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Northwest farmers anxiously await verdict on source of GMO wheat

Tne Northwest's export wheat crop is awaiting verdict on genetically modified strays
Tne Northwest's export wheat crop is awaiting verdict on genetically modified strays
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Wheat growers in Oregon and Washington are anxiously watching and waiting as the Department of Agriculture inspectors examine the evidence to find out how Roundup Ready wheat mysteriously appeared in an eastern Oregon farmer's field.

At stake is a multi- million dollar export wheat crop headed for Asia. The danger of rejection of this crop by Japan, Korea and Taiwan due to genetically modified organism (GMO) contamination has wheat farmers very worried.

The wheat in question is a variety genetically engineered to resist glyphosate, the key ingredient in Monsanto's Roundup herbicide. Field tests were conducted in 16 states, including Oregon, where it was last tested in 2001. Monsanto withdrew its application to develop the variety in 2004, in large part because farmers said export markets didn't want GM wheat.

Laura Pryor, who served 20 years as Gilliam County judge told the Oregonian that the region is globally connected. "The economic base of these counties on the Columbia plateau in Oregon and Washington is based on the production of soft white wheat and a few other grains," she said.

The GM issue is confusing to some growers, in part because wheat has been intensely bred and carefully cultivated by Oregon State University and other university research programs.

Breeders have come up with plants that can tolerate drought, withstand winter cold and resist various diseases. They've tinkered with plant height and stiffness to better support heavy, kernel-filled heads and to ease seed loss from wind.

Earl Pryor and many other Oregon farmers grow an OSU-developed variety called Clearfield, which tolerates the herbicide imazamox. It's not "Roundup Ready," doesn't resist glyphosate and isn't considered genetically-modified because it was developed using traditional plant-breeding methods rather than DNA insertion.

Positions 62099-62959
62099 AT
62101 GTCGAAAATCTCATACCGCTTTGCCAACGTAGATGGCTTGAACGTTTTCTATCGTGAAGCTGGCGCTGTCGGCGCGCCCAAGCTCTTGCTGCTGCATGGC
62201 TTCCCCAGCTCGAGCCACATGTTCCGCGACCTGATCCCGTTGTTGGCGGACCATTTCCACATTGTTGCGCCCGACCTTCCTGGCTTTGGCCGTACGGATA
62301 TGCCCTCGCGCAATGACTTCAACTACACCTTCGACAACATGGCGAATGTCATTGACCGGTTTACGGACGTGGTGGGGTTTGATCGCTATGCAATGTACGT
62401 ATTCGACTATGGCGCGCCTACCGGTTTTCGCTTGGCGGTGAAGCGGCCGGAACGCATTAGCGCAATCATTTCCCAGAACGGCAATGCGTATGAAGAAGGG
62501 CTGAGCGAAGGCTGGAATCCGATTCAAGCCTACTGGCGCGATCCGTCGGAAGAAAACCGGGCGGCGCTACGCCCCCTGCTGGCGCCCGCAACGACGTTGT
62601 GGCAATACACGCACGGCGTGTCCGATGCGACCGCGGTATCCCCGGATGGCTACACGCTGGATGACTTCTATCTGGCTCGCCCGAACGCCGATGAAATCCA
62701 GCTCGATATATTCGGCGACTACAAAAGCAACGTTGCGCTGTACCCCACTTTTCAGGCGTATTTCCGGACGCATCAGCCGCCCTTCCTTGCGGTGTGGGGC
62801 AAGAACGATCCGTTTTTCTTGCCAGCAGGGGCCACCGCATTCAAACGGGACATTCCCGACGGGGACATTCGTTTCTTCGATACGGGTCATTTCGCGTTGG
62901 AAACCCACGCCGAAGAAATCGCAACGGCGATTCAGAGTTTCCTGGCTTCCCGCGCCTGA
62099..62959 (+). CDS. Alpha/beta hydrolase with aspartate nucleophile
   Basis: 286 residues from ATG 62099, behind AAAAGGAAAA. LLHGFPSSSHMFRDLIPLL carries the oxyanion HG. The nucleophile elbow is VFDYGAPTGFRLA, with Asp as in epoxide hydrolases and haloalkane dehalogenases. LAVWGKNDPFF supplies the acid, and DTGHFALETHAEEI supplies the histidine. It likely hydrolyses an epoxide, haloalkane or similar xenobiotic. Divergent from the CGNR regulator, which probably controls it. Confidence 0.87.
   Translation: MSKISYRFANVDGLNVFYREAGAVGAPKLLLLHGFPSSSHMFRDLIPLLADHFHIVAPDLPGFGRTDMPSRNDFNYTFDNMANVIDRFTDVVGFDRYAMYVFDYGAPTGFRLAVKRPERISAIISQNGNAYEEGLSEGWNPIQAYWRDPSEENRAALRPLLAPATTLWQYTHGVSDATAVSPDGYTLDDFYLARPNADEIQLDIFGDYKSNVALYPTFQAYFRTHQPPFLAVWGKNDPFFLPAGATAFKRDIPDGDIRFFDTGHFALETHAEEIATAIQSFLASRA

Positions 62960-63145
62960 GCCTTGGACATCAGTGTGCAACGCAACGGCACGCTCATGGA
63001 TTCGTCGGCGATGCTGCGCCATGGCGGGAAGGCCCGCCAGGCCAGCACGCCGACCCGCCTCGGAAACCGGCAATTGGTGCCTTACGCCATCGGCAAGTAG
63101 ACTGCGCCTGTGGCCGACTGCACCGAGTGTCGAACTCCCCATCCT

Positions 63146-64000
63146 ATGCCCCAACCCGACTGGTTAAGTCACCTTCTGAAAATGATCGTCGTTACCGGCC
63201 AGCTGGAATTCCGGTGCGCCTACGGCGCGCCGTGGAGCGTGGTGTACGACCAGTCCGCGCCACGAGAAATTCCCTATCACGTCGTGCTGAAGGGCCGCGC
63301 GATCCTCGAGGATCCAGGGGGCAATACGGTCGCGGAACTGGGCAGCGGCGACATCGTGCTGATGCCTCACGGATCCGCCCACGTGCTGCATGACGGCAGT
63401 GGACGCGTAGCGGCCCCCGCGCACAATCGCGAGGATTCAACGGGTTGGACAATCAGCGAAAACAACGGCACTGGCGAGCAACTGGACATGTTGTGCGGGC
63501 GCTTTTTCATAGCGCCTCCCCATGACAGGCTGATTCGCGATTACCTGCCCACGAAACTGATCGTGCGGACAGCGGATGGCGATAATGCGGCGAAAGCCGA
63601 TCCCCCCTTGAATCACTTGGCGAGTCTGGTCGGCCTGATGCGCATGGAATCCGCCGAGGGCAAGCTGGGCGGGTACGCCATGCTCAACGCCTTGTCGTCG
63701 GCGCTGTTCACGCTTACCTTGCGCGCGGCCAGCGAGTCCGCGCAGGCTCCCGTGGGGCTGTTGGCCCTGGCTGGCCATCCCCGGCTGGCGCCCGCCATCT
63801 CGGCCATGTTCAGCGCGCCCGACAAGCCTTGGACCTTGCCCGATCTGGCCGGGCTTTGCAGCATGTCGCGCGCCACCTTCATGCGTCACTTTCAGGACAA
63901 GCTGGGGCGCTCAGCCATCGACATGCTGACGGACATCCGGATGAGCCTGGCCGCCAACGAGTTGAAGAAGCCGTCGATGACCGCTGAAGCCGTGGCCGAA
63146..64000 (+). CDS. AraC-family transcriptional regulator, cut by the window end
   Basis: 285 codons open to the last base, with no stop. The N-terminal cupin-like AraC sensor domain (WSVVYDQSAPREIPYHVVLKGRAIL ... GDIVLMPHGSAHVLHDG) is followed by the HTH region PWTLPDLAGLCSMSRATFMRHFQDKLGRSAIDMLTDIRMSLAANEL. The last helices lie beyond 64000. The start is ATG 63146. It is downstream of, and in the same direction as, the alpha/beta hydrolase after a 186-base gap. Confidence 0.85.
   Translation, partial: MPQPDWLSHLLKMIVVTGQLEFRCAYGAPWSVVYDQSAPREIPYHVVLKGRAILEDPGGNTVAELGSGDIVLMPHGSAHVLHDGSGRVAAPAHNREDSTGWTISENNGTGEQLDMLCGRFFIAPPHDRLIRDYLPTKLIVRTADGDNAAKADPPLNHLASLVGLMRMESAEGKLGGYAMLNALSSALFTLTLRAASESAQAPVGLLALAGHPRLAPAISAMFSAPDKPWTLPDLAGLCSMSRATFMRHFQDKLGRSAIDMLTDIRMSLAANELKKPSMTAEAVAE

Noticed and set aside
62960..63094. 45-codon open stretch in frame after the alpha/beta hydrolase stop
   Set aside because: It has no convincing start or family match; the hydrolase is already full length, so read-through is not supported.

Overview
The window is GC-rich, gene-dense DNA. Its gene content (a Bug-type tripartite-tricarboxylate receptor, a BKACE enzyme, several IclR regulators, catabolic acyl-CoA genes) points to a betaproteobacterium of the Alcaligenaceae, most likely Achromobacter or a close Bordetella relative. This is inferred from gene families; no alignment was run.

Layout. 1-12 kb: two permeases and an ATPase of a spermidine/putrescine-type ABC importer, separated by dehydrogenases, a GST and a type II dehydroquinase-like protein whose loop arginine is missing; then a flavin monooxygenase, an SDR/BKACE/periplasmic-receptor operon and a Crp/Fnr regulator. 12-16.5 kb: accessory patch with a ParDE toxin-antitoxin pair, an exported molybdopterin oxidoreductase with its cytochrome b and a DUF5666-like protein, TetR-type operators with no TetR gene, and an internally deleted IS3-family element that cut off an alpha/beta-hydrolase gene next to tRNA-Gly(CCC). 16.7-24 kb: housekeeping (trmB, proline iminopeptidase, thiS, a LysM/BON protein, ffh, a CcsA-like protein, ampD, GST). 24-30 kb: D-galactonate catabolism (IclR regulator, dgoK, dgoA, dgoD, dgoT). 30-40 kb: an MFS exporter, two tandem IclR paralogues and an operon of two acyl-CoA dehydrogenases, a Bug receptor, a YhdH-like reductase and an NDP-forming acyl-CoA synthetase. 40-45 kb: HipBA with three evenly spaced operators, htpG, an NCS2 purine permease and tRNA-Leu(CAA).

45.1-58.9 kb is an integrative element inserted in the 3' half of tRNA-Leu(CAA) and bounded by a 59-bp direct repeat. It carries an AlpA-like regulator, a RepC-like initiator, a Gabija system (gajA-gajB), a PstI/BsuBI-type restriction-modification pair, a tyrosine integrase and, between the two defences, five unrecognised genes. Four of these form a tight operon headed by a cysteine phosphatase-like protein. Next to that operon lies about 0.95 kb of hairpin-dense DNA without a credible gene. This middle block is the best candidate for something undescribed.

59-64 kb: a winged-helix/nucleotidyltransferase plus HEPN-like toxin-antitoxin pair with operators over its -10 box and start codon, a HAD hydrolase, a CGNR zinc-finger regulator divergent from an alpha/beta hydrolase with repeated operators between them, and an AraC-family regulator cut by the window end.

Farmers shrug at why one plant development method is OK and the other isn't. They generally support biotechnology research, saying it may prove crucial in feeding a hungry world.

"In countries where your belly button is chewing on your backbone, it's probably not an issue," says Darren Padget, a fifth-generation Sherman County grower. "

But according to Ignatio Chapela, Professor at the University of California at Berkeley, there are serious risks involved with GMO crops that are not present with conventional ones.

According to Chapela for every transgenic manipulation there is a different consequence. Most of these consequences are still unknown to scientists but one that has been observed is the leaking of genetic material into the soil through roots. This is happening with Roundup Ready crops and is resulting in the killing of soil bacteria.

It is also known that inserted genetic material is promiscuous and is able to insert itself into virus and bacteria enabling it to move horizontally through an environment gradually taking over and pushing out biodiversity.

This is especially dangerous in places like Oaxaca Mexico where Chapela discovered Roundup Ready corn growing among native corn that contains an essential corn gene pool.

This article is based on a story in the Oregonian by Eric Mortenson.

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